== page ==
PORTLAND — Oregon legislators tasked with overseeing the Columbia River Crossing said Friday they have grave concerns about the project —- especially its $3.5 billion price tag — but also weren’t sold on the many alternatives opponents brought forward.
Nearly 20 critics of the controversial megaproject spoke before the Oregon Legislature’s Columbia River Crossing Oversight Committee hearing at Oregon’s Metro regional government offices.
Still, a few of the 10-member bipartisan committee said they’d like to hear more about different bridge plans, including the “Common Sense Alternative” proposed by Portland urban planner George Crandall.
“I’ve heard enough info all along that there is significant and dire concern about the financial viability of this project,” said Katie Eyre Brewer, R-Hillsboro. “Somehow the public love for this project has gone away.”
She and other legislators asked what the price of going back to the drawing board would be, whether the project would have to restart environmental work, and how long it would take.
What the critics had to say wasn’t news to anyone who tracks the project, but it likely covered new ground for legislators from far-flung corners of the state. Washington has a similar oversight committee that has met a few times in Olympia.
Crandall presented his alternative, which made a splash on YouTube. It proposes to: strengthen the existing spans against earthquakes; add a midstream lift span to the BNSF Railway bridge just downstream of the I-5 Bridge; build new local bridges — including light rail and bicycle paths — between west Vancouver and Hayden Island, and between Hayden Island and Portland’s Kenton neighborhood; and reduce commuter trips with commuter rail service from downtown Vancouver to downtown Portland via the existing BNSF rail line.
The work, he said, could be done for less than $2 billion.
It wouldn’t take long to get the project under way, he said, because it has so much support, unlike the CRC.
“These projects can be accelerated, they can be done quickly if there is consensus,” Crandall said.
But when asked, neighborhood leaders acknowledged they had reservations about “local” bridges connecting to city streets and creating more traffic.
Search for credibility
Other third-bridge advocates with less experience in urban design also gave their suggestions — all appeared to involve connecting a bridge to Mill Plain Boulevard and Marine Drive, or a combination of other nonhighway routes.
Clackamas Republican Rep. Patrick Sheehan told Sharon Nasset, founder of “Third Bridge Now,” that her work lacks credibility.
“The documents you provided us look like they’re Google Earth images with lines drawn on them,” Sheehan said. “Can you explain the level of expertise you have, or is this the work of more of a concerned citizen?”
Nasset countered that because her options weren’t taken up by engineers as the CRC was, she doesn’t have the detailed plans project staff do.
Portland economist and vocal CRC critic Joe Cortright outlined how key shortfalls in traffic modeling and tolling diversions, plus shaky state and federal finances, could put Oregon and Washington on the hook for billions in cost overruns and debt.
“You will pay for it,” said Cortright, noting that every recent large transportation project in Oregon has gone over budget. “The state of Oregon and the state of Washington will pay for cost overruns.”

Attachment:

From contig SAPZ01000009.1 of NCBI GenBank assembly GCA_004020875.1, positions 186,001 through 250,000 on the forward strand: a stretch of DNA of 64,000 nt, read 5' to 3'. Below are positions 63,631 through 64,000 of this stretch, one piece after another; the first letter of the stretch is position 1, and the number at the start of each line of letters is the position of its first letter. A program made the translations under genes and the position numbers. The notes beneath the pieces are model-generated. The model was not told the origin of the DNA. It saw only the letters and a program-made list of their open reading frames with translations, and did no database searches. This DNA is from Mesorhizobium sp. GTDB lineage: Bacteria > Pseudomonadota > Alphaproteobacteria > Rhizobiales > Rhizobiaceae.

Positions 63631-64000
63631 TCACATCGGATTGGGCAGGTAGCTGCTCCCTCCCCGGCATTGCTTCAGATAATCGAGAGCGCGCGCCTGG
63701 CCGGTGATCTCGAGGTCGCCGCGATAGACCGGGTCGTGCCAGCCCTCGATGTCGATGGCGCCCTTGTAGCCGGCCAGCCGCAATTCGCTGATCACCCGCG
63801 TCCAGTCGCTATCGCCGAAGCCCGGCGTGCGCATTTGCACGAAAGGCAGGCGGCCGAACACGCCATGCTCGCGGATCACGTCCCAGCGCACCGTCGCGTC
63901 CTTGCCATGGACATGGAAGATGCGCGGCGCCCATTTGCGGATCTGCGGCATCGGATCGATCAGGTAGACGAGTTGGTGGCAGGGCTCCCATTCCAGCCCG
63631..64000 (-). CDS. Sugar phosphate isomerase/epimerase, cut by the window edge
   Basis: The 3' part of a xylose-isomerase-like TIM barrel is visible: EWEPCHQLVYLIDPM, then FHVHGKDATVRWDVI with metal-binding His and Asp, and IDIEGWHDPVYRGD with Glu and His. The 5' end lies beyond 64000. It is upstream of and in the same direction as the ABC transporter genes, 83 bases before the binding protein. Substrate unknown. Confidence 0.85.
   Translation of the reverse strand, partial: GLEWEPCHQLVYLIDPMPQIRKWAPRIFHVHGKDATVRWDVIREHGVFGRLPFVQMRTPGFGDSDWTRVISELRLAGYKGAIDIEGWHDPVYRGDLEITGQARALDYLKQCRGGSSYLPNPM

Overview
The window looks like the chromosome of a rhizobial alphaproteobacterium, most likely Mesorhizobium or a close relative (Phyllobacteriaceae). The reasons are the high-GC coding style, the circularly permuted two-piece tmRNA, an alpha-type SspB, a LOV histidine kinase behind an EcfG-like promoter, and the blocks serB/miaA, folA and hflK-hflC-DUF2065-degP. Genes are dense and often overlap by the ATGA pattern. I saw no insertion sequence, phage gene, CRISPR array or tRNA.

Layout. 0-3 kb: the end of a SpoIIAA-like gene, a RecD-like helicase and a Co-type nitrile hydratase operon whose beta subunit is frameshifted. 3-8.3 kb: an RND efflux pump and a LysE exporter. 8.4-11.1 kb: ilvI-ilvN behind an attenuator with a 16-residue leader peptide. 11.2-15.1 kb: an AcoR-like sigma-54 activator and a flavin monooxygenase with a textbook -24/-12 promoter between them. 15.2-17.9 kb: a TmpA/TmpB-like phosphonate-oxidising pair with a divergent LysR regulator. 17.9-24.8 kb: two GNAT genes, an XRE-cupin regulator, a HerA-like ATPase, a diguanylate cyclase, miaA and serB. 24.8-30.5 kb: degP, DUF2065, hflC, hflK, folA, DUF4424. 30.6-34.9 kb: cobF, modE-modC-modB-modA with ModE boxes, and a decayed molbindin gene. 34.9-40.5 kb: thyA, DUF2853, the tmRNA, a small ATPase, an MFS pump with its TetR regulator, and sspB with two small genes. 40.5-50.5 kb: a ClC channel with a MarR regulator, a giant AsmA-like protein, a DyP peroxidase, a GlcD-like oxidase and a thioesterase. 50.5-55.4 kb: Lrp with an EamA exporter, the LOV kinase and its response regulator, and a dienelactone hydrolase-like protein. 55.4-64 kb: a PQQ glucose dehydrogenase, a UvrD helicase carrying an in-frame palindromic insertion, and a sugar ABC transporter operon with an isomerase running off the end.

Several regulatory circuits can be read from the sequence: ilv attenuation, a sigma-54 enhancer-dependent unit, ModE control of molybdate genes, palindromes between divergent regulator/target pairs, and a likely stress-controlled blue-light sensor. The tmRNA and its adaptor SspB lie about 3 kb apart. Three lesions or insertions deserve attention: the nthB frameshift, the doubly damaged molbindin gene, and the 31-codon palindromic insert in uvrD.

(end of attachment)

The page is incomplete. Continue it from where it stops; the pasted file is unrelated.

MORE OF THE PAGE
Cortright called for an immediate investment grade analysis of tolling revenue on an Interstate 5 bridge. That could cost about $200,000, just over one-tenth of the $1.9 million the CRC spends each month on planning.
“This causes enough concern that I wonder: Can we afford anything at all?” asked Rep. Nancy Nathanson, D-Eugene. “Can we afford any of the alternatives? Should we consider the picture so bleak that the federal government won’t come up with anything, and the cost overruns will be so great that the state of Oregon shouldn’t be involved in anything of this magnitude?”
Most of the speakers hailed from Oregon, although Clark County Commissioner Tom Mielke spoke early in the four-hour-plus meeting. He said he’s among those who believe a third bridge is vital.
“A new bridge, it doesn’t matter if it’s six lanes or 16 lanes, it will not relieve congestion,” Mielke said.
Tiffany Couch, a forensic accountant from Vancouver who is combing through the project’s $144.5 million in spending thus far, was on the list of scheduled speakers, but did not attend.
Tom Buchele, a law professor at Lewis and Clark College, said that because traffic estimates are off, the CRC’s final environmental documents are incorrect and void.
When asked about the potential for a lawsuit to stop the project, Buchele responded: “Do I think litigation will be filed? Yes.”
Committee co-chairman Rep. Cliff Bentz, R-Ontario, said there will be more meetings. CRC staff, who were not given time to testify Friday, will have the next meeting to rebut critics’ testimony, he said.
He also asked opponents to email the committee with ideas about how to communicate issues with the CRC to the wider lawmaking body.
“Just be sure to label yourself as some kind of expert,” Bentz said. “This is a very, very complex project. And we don’t see too many engineers up here — we don’t see a lot of architects or planners either.”
Bentz’s Democratic co-chairman, Sen. Lee Beyer of Springfield, said he saw from the hearing that there’s a need to do something about the troubled corridor.
But he also said he doesn’t see his state putting forward its $450 million until he’s sure more fiscal liability won’t fall in Oregon’s lap.
“One of the realities of this project is that regardless of what design is chosen, if any is chosen, the Legislature will not allow the project to go forward until we have secured the federal funding,” Beyer said.